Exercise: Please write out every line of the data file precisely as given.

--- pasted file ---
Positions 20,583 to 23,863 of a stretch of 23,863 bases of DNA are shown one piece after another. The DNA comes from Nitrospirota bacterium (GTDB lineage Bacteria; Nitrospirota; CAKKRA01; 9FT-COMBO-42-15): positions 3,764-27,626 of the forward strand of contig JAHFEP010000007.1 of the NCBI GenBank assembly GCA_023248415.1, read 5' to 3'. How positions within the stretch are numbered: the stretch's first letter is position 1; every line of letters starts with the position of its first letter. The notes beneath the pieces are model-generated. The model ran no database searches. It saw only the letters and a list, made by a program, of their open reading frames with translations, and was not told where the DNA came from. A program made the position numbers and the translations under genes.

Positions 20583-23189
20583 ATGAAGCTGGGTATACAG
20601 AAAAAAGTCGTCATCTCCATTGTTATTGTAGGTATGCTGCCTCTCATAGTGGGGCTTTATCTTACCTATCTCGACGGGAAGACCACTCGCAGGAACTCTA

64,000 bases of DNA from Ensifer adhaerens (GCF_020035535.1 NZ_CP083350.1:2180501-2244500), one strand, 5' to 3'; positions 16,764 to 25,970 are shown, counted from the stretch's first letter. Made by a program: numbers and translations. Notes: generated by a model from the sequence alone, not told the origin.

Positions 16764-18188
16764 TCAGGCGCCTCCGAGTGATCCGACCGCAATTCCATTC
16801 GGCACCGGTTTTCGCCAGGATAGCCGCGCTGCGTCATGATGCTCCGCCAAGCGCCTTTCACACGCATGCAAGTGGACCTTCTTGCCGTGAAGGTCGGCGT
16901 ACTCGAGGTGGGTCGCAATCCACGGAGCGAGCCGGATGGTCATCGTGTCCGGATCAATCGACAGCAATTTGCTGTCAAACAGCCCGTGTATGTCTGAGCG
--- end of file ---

Positions 20,583 to 23,863 of a stretch of 23,863 bases of DNA are shown one piece after another. The DNA comes from Nitrospirota bacterium (GTDB lineage Bacteria; Nitrospirota; CAKKRA01; 9FT-COMBO-42-15): positions 3,764-27,626 of the forward strand of contig JAHFEP010000007.1 of the NCBI GenBank assembly GCA_023248415.1, read 5' to 3'. How positions within the stretch are numbered: the stretch's first letter is position 1; every line of letters starts with the position of its first letter. The notes beneath the pieces are model-generated. The model ran no database searches. It saw only the letters and a list, made by a program, of their open reading frames with translations, and was not told where the DNA came from. A program made the position numbers and the translations under genes.

Positions 20583-23189
20583 ATGAAGCTGGGTATACAG
20601 AAAAAAGTCGTCATCTCCATTGTTATTGTAGGTATGCTGCCTCTCATAGTGGGGCTTTATCTTACCTATCTCGACGGGAAGACCACTCGCAGGAACTCTA

64,000 bases of DNA from Ensifer adhaerens (GCF_020035535.1 NZ_CP083350.1:2180501-2244500), one strand, 5' to 3'; positions 16,764 to 25,970 are shown, counted from the stretch's first letter. Made by a program: numbers and translations. Notes: generated by a model from the sequence alone, not told the origin.

Positions 16764-18188
16764 TCAGGCGCCTCCGAGTGATCCGACCGCAATTCCATTC
16801 GGCACCGGTTTTCGCCAGGATAGCCGCGCTGCGTCATGATGCTCCGCCAAGCGCCTTTCACACGCATGCAAGTGGACCTTCTTGCCGTGAAGGTCGGCGT
16901 ACTCGAGGTGGGTCGCAATCCACGGAGCGAGCCGGATGGTCATCGTGTCCGGATCAATCGACAGCAATTTGCTGTCAAACAGCCCGTGTATGTCTGAGCG